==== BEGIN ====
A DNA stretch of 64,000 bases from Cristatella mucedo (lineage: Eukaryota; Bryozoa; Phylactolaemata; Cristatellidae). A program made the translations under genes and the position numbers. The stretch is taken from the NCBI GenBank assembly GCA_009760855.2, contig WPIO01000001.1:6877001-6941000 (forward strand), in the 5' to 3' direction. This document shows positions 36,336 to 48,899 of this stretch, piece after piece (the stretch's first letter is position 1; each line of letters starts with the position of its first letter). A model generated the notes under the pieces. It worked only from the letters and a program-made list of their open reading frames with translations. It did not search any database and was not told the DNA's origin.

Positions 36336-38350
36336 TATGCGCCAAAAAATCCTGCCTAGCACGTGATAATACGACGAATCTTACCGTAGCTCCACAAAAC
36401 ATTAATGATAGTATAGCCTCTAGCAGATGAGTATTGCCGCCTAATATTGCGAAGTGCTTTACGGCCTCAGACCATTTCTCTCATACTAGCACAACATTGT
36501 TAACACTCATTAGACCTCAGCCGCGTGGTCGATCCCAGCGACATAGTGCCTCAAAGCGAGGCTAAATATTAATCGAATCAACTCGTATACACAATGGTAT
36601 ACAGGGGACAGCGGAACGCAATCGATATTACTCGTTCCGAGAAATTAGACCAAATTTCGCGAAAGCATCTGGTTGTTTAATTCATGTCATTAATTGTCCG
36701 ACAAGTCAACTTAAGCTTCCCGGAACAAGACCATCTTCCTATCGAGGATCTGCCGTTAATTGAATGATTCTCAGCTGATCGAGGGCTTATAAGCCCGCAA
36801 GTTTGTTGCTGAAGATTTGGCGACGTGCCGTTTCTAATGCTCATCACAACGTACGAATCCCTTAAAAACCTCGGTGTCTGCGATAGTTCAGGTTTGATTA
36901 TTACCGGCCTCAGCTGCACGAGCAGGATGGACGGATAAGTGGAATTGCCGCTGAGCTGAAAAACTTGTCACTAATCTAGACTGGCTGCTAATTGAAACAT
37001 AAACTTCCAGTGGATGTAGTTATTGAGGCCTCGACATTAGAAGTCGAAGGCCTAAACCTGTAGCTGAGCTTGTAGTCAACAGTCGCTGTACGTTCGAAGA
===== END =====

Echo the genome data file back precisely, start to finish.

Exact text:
A DNA stretch of 64,000 bases from Cristatella mucedo (lineage: Eukaryota; Bryozoa; Phylactolaemata; Cristatellidae). A program made the translations under genes and the position numbers. The stretch is taken from the NCBI GenBank assembly GCA_009760855.2, contig WPIO01000001.1:6877001-6941000 (forward strand), in the 5' to 3' direction. This document shows positions 36,336 to 48,899 of this stretch, piece after piece (the stretch's first letter is position 1; each line of letters starts with the position of its first letter). A model generated the notes under the pieces. It worked only from the letters and a program-made list of their open reading frames with translations. It did not search any database and was not told the DNA's origin.

Positions 36336-38350
36336 TATGCGCCAAAAAATCCTGCCTAGCACGTGATAATACGACGAATCTTACCGTAGCTCCACAAAAC
36401 ATTAATGATAGTATAGCCTCTAGCAGATGAGTATTGCCGCCTAATATTGCGAAGTGCTTTACGGCCTCAGACCATTTCTCTCATACTAGCACAACATTGT
36501 TAACACTCATTAGACCTCAGCCGCGTGGTCGATCCCAGCGACATAGTGCCTCAAAGCGAGGCTAAATATTAATCGAATCAACTCGTATACACAATGGTAT
36601 ACAGGGGACAGCGGAACGCAATCGATATTACTCGTTCCGAGAAATTAGACCAAATTTCGCGAAAGCATCTGGTTGTTTAATTCATGTCATTAATTGTCCG
36701 ACAAGTCAACTTAAGCTTCCCGGAACAAGACCATCTTCCTATCGAGGATCTGCCGTTAATTGAATGATTCTCAGCTGATCGAGGGCTTATAAGCCCGCAA
36801 GTTTGTTGCTGAAGATTTGGCGACGTGCCGTTTCTAATGCTCATCACAACGTACGAATCCCTTAAAAACCTCGGTGTCTGCGATAGTTCAGGTTTGATTA
36901 TTACCGGCCTCAGCTGCACGAGCAGGATGGACGGATAAGTGGAATTGCCGCTGAGCTGAAAAACTTGTCACTAATCTAGACTGGCTGCTAATTGAAACAT
37001 AAACTTCCAGTGGATGTAGTTATTGAGGCCTCGACATTAGAAGTCGAAGGCCTAAACCTGTAGCTGAGCTTGTAGTCAACAGTCGCTGTACGTTCGAAGA